The movie reimagines the surreal true story of a stolen Goya painting from the National Gallery in London.
Helen Mirren and Jim Broadbent
In the summer of 1961, a man snuck through an open window in the men’s bathroom into the National Gallery in London and stole the Duke of Wellington’s Portrait of Francisco Goya from its work table display. Then he slipped out of the window, committing the museum’s first ever theft, a heist that has captivated England for years.
In the upcoming movie The Duke, directed by Roger Michell and starring Oscar winners Helen Mirren and Jim Broadbent, the story is now being dramatized. The movie, scheduled to start shooting in January, will follow the man’s life story that was eventually revealed as the thief.
The painting, which had only been on view when it was boosted for 19 days, made headlines when it was acquired because a businessman from New York had tried to buy the work at the auction, but ultimately allowed the London museum to keep it and prevent the “national treasure” from being exported to America.
Newspapers received an increasingly bizarre series of letters, supposedly written by the robber, after the heist. He said the theft was “an attempt to pick the pockets of those who love art more than charity… the picture is not and will not be for sale, it is for ransom,” priced at £140,000.
Another letter stated that the “sole object” of the thief was to create a charity so that the elderly and the poor, who are “neglected in a wealthy society,” would not have to pay for television licenses.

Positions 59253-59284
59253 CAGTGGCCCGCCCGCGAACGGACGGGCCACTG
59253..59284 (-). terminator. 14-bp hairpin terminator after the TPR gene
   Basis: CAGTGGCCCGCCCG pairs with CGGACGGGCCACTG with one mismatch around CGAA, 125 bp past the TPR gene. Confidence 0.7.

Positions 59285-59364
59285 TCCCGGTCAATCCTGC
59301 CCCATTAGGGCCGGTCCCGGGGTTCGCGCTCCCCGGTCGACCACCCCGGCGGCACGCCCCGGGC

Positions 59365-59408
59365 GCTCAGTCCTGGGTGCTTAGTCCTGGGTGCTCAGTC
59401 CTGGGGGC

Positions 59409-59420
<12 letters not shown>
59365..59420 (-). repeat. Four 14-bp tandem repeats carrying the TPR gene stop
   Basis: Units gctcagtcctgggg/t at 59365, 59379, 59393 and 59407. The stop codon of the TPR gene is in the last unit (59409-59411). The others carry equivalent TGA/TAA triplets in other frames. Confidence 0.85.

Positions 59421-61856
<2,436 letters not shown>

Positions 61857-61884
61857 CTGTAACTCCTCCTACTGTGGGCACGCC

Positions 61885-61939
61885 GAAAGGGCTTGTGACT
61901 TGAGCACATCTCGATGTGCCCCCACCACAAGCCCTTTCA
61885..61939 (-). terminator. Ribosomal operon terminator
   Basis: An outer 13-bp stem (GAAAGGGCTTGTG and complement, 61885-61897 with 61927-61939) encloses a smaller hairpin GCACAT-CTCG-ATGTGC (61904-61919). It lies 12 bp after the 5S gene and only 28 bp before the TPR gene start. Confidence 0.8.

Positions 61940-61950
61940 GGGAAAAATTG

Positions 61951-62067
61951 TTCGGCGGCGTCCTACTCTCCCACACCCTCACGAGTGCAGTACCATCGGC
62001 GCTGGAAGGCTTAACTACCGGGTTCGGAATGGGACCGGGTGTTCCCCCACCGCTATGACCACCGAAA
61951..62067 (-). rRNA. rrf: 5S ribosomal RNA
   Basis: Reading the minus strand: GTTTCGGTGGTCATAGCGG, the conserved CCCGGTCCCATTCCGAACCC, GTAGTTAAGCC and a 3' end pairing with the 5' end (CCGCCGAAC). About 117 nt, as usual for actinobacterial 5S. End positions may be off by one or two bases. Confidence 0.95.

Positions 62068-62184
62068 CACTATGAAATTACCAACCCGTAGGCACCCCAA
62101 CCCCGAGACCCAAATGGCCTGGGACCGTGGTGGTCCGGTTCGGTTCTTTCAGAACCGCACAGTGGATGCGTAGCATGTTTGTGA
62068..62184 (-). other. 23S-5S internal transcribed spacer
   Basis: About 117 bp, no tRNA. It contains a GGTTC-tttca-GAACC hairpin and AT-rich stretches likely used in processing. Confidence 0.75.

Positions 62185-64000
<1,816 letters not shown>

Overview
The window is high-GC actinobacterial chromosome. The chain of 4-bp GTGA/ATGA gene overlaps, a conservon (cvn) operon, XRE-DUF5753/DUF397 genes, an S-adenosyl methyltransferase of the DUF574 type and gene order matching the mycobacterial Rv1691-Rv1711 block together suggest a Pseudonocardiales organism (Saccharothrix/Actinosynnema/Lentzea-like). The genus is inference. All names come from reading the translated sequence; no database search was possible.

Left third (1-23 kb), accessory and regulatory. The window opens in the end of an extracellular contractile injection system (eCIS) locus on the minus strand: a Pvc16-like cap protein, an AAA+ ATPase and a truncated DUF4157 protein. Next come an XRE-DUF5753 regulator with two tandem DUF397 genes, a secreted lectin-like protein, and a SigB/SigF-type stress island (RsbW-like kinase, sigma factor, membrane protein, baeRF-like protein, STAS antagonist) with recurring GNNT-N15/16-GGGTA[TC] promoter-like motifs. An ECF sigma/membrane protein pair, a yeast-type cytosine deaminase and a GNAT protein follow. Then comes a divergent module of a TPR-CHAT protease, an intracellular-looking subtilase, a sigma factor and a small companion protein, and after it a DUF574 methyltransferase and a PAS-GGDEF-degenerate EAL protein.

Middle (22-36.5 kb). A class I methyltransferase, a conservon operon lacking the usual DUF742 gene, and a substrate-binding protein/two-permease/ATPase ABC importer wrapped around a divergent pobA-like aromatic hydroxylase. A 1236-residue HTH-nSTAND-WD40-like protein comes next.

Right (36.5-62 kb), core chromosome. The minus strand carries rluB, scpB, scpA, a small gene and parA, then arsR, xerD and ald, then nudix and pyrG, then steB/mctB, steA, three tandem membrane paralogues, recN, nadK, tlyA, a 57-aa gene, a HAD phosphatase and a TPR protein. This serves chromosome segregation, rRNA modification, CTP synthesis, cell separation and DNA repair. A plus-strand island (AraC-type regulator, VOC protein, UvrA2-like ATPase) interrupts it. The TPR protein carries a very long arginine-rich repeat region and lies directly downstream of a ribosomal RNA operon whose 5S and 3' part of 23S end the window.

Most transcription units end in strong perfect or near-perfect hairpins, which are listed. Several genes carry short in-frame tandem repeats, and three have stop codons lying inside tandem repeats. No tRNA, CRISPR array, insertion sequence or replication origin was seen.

Detectives from Scotland Yard searching for the men’s bathroom that allowed the thief to enter. Photo by Keystone/Hulton Archive/Getty Images.
For years, the mystery continued until a final letter confirmed that “Goya’s Wellington is safe” and that the whole thing was “an ambitious joke” going too far. Now the thief was able to “go back the damn thing.”
A luggage tag was sent to a local newspaper pointing to the painting that was found in a locker to be safe and sound. Kempton Bunton, a former taxi driver, turned in to the authorities.
Eventually, Bunton was cleared of all but one charge, and the incident led to the development of the 1968 Theft Act, which made stealing publicly displayed items a crime.
The next movie is not the first time that the strange past of the Duke has been projected onto the big screen. The first film in the James Bond saga, Dr. No, put the portrait on display in a villain’s lair in 1962, when the painting was still missing. The crime story was also dramatized in the 2016 book The Duke of Wellington, Kidnapped! The Art Heist That Shocked a Nation’s Amazing True Story.


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